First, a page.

Lingual Braces

Lingual braces are attached to the back of the teeth, making them virtually invisible. They treat the same orthodontic issues as traditional braces and come with the same cleaning route and food limitation. The major benefit is cosmetic. A patient with lingual braces looks as if they have no braces at all.

Ceramic Braces

Ceramic braces are similar to metal braces and use the same bracket system. The difference is the brackets are made of clear or tooth-colored ceramic material. They are less visible than metal braces but are still durable. For patients who are not a good candidate for clear aligners but still want something less noticeable than metal braces, ceramic braces are a viable alternative.

“Sometimes traditional metal braces are the only solution.”

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Removing Aligners

Clear aligners can be removed for eating, drinking, brushing, and tooth cleaning. They can also be removed for special occasions and when playing sports or an instrument. Since aligners can be lost or misplaced when they come out of the mouth, it is important to have a case nearby to keep the trays safe.

Just remember, clear aligners must be worn for 20 to 22 hours a day to get results. If they are worn any less than that, then the patient may negatively affect their treatment. Since clear aligners are removable, children may be tempted to remove them if there is discomfort. Parents and caregivers should remind their children that the aligners cannot work unless they remain in place.

“Clear aligners can be removed for eating, drinking, and tooth cleaning.”

Caring for Aligners

Clear aligners need to be cleaned twice a day. A good rule is to do it at the same time as brushing and flossing. Brush the trays with a soft toothbrush with no toothpaste and rinse them in warm water. They also should be rinsed every time they are removed to keep bacteria and saliva from sticking to the surface.

Along with going over other treatment options, the American Dental Association states that aligners must be removed when eating and drinking. Teeth need to be brushed before the aligners get put back in to keep food particles from sticking in the trays. When taken care of properly, clear aligners are less likely to cause cavities or other tooth damage. Clear aligners need to be worn for at least 20 hours a day to be effective. It may be helpful to use a timer to remind the child that their aligners need to be in place to work. Often it is beneficial to switch to a new set of aligners before bed so that they can do their work overnight without any interruptions. Parents and caregivers should explain to their child the importance of keeping the aligners in their mouth and how it will result in a healthier smile.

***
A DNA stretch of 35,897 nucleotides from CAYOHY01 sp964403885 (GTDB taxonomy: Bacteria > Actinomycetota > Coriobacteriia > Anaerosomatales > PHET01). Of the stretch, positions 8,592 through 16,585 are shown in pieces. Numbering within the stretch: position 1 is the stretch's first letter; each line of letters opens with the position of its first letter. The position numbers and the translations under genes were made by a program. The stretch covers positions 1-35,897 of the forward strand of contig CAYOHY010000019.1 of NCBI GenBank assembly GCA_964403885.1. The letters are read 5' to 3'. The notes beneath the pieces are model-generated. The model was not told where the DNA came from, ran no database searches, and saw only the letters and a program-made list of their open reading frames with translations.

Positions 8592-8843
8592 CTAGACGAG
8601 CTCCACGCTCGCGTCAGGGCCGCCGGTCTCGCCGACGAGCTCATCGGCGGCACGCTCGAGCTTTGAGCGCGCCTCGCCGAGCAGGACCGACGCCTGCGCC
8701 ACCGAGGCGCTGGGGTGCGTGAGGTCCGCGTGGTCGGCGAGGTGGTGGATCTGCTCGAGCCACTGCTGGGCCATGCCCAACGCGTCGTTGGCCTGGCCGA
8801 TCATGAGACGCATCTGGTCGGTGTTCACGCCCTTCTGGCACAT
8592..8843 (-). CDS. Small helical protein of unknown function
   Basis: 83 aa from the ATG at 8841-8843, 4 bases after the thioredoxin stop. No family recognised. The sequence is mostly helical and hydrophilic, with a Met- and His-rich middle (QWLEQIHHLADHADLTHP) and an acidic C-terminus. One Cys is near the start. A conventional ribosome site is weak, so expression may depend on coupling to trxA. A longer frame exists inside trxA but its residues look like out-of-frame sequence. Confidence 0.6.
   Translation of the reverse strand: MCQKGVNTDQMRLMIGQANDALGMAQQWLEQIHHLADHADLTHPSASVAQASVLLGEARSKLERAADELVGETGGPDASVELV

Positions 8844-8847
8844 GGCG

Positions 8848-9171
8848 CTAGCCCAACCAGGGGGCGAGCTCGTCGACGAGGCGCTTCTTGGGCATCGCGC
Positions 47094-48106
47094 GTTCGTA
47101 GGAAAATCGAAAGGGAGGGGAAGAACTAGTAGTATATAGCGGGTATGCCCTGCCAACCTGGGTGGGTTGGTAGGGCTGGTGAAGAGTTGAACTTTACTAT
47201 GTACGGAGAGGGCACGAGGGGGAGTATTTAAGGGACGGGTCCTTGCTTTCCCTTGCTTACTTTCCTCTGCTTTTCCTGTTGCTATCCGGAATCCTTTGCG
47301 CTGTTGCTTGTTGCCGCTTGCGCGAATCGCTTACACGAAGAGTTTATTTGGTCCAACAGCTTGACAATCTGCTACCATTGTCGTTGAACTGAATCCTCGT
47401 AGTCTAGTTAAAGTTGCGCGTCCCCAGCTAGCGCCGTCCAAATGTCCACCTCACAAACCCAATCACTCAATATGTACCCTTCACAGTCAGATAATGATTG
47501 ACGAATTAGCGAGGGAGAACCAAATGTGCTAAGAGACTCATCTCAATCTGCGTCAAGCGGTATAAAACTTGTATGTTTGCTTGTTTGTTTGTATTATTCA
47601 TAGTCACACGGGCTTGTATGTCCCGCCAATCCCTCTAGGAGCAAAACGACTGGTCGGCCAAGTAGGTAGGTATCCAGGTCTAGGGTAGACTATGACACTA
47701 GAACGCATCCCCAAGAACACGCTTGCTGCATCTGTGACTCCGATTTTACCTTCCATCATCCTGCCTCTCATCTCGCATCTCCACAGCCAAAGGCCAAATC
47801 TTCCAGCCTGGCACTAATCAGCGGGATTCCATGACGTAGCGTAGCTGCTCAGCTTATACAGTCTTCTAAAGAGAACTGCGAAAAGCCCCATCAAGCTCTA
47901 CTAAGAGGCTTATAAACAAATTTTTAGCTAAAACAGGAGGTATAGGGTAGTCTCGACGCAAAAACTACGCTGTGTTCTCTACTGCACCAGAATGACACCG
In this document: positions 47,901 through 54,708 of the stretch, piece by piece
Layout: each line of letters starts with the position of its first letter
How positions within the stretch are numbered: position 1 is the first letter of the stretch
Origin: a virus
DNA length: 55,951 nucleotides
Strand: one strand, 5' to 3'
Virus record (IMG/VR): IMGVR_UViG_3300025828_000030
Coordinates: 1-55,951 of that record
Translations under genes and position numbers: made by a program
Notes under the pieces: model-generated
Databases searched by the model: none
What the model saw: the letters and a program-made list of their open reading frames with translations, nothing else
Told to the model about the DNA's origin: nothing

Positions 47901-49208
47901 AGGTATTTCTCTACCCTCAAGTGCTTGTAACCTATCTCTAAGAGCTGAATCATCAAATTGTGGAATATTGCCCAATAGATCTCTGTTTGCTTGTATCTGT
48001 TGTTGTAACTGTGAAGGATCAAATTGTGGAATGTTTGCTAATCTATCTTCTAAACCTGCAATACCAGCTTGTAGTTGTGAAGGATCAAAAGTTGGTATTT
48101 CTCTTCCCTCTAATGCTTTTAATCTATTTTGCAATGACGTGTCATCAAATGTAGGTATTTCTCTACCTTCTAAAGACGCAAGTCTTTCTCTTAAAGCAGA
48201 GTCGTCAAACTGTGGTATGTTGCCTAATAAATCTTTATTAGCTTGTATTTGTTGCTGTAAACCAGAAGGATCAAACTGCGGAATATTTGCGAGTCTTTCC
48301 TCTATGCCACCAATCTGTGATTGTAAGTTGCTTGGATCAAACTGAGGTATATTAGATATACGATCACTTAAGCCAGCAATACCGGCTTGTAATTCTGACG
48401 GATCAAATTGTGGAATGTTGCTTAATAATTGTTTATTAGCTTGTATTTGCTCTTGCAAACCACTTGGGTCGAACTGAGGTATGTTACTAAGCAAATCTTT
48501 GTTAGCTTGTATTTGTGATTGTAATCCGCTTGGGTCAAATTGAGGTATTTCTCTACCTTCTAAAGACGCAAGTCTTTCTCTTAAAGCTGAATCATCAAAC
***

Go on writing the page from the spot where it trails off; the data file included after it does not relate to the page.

“Clear aligners need to be cleaned twice a day.”

Frequently Asked Questions

Q. Will my child have any dietary restrictions with clear aligners?

A. Unlike traditional braces, clear aligners do not require any dietary restrictions. Since clear aligners are completely removable, your child can keep eating all their favorite foods. However, it is important that they remember to brush their teeth before putting their aligners back on.

Q. Are clear aligners a good choice for children?

A. Clear aligners are a good choice for a child who can be trusted to take care of the aligner trays and wear them the recommended amount of time. Orthodontic office visits are also less frequent, which saves time. In general, clear aligners also take less time overall to complete treatment.

Q. When can clear aligners be removed?